World Economy

Hyperinflation Produces Surge in Bitcoin Trading in Venezuela

Hyperinflation Produces Surge in Bitcoin Trading in Venezuela Hyperinflation Produces Surge in Bitcoin Trading in Venezuela

Among troubled economies of the world today, Venezuela holds a special place. Disastrous economic policies coupled with a slide in the price of oil have produced rampant inflation in the country.

The International Monetary Fund recently stated that Venezuela is on track to reach one million percent inflation by December. Simultaneously, the value of its national currency, Bolivar, has crashed, Investopedia reported.

The circumstances have provided an opportunity for growth of bitcoin and other cryptocurrencies. According to latest reports, the price of bitcoin is doubling every 18 days in the country.

Bitcoin is trading now for 1.3 billion bolivar per pop there. For context, a cup of coffee costs 1 million bolivar in the country.  

While the symptoms of Venezuela’s current economic crisis have been festering for some time now, bitcoin became a popular investment option only towards the end of last year. That is when its price began shooting up and attracted the attention of mainstream media. Since then, the volume of bitcoin trading in Venezuela has surged.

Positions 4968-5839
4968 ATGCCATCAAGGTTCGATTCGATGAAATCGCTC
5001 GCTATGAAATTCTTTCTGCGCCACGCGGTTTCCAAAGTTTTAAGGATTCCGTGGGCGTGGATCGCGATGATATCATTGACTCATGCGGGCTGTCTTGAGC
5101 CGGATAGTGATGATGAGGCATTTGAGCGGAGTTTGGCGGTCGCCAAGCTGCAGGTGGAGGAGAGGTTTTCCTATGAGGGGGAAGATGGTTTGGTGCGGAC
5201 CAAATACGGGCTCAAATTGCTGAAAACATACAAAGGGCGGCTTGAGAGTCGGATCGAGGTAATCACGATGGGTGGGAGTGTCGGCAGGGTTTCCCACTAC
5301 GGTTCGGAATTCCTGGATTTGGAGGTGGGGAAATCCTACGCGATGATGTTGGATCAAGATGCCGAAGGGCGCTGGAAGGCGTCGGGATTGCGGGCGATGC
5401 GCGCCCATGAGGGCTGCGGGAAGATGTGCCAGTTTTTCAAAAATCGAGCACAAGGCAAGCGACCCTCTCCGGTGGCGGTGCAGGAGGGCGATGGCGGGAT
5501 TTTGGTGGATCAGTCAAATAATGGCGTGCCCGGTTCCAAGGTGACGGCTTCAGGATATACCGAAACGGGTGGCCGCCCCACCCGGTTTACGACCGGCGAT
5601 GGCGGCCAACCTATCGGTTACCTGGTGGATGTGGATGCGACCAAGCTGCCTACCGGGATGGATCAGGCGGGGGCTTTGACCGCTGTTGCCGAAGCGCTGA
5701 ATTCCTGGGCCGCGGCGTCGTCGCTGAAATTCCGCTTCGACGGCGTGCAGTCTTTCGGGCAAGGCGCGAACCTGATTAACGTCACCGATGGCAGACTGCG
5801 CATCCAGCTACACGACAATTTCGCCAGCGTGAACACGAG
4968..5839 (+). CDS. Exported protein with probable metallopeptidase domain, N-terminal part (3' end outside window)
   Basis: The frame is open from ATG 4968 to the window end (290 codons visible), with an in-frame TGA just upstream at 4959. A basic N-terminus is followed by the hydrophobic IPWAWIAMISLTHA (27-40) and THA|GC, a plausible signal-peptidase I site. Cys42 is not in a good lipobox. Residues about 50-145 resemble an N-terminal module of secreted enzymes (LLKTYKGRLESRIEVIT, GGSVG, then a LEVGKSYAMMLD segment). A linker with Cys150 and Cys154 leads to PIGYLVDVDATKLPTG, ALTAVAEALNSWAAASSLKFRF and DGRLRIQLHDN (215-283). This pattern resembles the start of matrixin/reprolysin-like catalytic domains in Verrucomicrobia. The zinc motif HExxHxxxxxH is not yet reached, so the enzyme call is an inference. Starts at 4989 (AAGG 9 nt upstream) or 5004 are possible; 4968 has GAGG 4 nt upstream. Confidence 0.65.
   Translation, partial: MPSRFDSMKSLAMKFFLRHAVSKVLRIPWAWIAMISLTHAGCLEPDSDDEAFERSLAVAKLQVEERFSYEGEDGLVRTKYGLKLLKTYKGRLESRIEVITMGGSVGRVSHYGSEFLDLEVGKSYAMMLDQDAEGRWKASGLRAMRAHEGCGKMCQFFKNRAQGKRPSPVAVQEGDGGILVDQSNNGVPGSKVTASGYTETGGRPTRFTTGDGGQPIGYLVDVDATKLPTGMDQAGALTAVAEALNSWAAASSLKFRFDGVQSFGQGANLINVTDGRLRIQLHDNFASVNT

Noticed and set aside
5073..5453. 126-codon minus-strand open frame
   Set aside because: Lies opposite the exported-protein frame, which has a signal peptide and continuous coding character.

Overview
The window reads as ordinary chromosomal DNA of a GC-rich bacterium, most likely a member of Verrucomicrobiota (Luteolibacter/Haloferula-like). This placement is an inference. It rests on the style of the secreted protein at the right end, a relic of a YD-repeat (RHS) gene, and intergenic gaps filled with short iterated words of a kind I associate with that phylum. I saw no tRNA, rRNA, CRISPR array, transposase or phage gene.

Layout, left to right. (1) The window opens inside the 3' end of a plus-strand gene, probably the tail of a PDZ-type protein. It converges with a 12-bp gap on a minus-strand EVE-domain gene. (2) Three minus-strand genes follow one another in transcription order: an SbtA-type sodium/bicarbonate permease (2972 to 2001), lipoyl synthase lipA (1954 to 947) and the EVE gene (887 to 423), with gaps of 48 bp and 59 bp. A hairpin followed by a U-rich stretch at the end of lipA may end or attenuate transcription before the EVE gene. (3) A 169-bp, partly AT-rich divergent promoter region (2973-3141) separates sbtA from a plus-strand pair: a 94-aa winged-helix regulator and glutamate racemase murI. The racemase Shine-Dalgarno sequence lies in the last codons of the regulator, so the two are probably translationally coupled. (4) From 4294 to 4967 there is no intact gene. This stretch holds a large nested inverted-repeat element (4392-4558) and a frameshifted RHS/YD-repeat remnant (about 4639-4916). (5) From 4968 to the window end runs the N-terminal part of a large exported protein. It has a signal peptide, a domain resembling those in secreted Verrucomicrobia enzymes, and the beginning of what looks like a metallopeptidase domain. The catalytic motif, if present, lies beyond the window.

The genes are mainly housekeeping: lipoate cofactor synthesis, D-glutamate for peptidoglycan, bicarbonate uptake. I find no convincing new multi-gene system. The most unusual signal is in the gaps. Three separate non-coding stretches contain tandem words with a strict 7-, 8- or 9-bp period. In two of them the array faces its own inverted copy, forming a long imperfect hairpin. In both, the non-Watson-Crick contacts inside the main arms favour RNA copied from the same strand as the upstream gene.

The main attraction of the cryptocurrency to Venezuelans is that it claims to be inflation-free. Fiat currencies are at the mercy of central bankers, who can increase or decrease its value by flooding or withdrawing its numbers from the market. With a supply capped at 21 million, bitcoin is not at the mercy of central banks.

The cryptocurrency also offers an avenue for earnings in a troubled economy. Venezuelans have become among the world’s most prolific miners of cryptocurrencies. They are taking advantage of the country’s low electricity rates to, quite literally, mine for profits. The popularity of cryptocurrencies has become such that the country even launched a national cryptocurrency, the Petro, to circumvent sanctions imposed by the United States.

Meanwhile, Venezuela announced late July that it is replacing its national currency, the bolivar, with a new one that will reportedly be tied to its controversial “petro” token.

The new bolivar soberano (or sovereign bolivar) is to enter use in the country in August, according to an announcement from the country’s president, Nicolas Maduro.

As well as stating that the sovereign bolivar will be “anchored” to the oil-backed petro–which was launched in February–Maduro said the country will strip five zeroes from the bolivar rather than three as had been initially planned, Reuters said.



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